Gov. Gretchen Whitmer proposed spending more than $1.5 billion in federal pandemic rescue funding on Monday to help boost the business climate, redevelop polluted sites, and take steps to speed up the development of electric vehicle charging infrastructure and jobs.
The proposals are the Democratic governor’s most recent since Congress and President Joe Biden approved an unprecedented $6.5 billion in discretionary aid for the state, half of which can be allocated now. She and the Republican-controlled legislature have not appropriated any of the funds. Some may be negotiated as they work to complete the next state budget by October, though much of it may not be approved until later.
Approximately $700 million would be spent under Whitmer’s plan to redevelop brownfield properties, rehabilitate vacant buildings, prepare sites for business development, build more energy-efficient homes, and strengthen regional economic resiliency plans. Approximately $350 million would go toward fostering a business environment more conducive to high-tech, high-growth startups, preparing manufacturers for opportunities in emergency industries, accelerating charging infrastructure for electric cars, and expanding an internship program for science, technology, engineering, and math students, according to the governor.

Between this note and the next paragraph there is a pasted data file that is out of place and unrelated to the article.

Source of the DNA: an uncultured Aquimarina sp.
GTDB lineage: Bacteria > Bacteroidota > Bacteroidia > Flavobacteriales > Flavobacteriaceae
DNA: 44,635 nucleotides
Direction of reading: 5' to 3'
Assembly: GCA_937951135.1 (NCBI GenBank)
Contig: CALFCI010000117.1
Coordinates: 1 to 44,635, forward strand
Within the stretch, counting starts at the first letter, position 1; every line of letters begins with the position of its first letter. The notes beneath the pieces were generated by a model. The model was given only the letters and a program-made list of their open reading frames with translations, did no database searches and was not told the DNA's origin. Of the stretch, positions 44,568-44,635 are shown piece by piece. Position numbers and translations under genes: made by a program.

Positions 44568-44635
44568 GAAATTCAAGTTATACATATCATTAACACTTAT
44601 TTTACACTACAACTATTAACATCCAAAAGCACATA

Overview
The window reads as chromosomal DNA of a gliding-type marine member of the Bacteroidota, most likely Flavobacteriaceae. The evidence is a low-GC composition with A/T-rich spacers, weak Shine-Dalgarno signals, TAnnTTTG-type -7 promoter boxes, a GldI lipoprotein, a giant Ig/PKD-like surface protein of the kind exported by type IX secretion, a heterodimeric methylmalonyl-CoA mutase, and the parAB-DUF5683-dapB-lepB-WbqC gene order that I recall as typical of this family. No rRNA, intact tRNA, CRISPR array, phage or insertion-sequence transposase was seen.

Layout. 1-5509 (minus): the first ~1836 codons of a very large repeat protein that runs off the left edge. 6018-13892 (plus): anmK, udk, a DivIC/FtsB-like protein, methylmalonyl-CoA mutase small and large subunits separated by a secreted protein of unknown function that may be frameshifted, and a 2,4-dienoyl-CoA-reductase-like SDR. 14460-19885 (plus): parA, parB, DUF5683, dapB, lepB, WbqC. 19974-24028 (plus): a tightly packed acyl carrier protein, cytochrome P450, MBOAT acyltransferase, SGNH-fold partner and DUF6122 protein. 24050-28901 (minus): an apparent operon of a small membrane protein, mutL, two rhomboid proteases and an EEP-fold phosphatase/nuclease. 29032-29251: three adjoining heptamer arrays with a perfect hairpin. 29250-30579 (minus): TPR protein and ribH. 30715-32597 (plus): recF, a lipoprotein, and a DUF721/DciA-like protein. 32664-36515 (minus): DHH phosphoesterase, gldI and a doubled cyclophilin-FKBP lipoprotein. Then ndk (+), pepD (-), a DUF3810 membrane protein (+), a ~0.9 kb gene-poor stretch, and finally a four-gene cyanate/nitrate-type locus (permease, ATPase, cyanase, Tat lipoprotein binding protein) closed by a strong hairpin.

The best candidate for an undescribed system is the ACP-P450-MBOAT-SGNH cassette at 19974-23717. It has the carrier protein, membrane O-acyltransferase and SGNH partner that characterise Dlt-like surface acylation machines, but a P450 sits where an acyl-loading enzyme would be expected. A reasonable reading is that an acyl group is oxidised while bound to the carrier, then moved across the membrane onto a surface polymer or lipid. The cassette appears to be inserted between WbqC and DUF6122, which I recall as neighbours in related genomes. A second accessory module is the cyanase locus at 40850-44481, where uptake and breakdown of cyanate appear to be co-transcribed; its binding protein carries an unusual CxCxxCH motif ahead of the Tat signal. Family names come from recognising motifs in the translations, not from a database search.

An additional $456 million would boost the Going PRO program, which gives employers money to help train current and newly hired workers, assist students who are nearing the end of their education or whose classes were disrupted by the coronavirus outbreak, expand apprenticeships, and assist released inmates in transitioning to jobs.
Whitmer said she is proud of the state’s economic turnaround and fiscal picture after more than a year of the pandemic. Still, she cited challenges such as a lack of people to fill jobs, a lack of necessary skills, lagging entrepreneurial sector jobs, and a lack of affordable housing. Although the unemployment rate is lower than the national average, labor force participation is low.
“We are in a strong position to emerge from this once-in-in-a-lifetime pandemic and usher in a truly new era of prosperity and opportunity here in Michigan,” said during a news conference at Lansing’s Rotary Park. “But that prosperity is only possible if we meet the moment and address the big, preexisting challenges exacerbated by COVID, and we do it together.”
Whitmer stated that she would elaborate on her economic proposal in the coming weeks. When previously announced or updated aspects such as expanding tuition-free programs for adults 25 and older and frontline workers jobs, providing grants and loans to small businesses, and temporarily assisting businesses in paying $15 an hour are factored in, the total would be $2.1 billion.
Jared Fleischer, vice president of government affairs for the Rock Family of Companies, which includes Detroit-based Rocket Mortgage, was among those who joined the governor. COVID-19, he claims, has changed the economy by speeding up automation and artificial intelligence, reshaping downtowns with smaller tax bases and fewer workers due to remote or hybrid work and positioning Michigan to make advances in shipping and logistics.
“We could not stand in stronger support. We could not believe that the investments that are being announced are more critical to our state, our future prosperity,” Fleischer said.
Source: Iron Mountain Daily News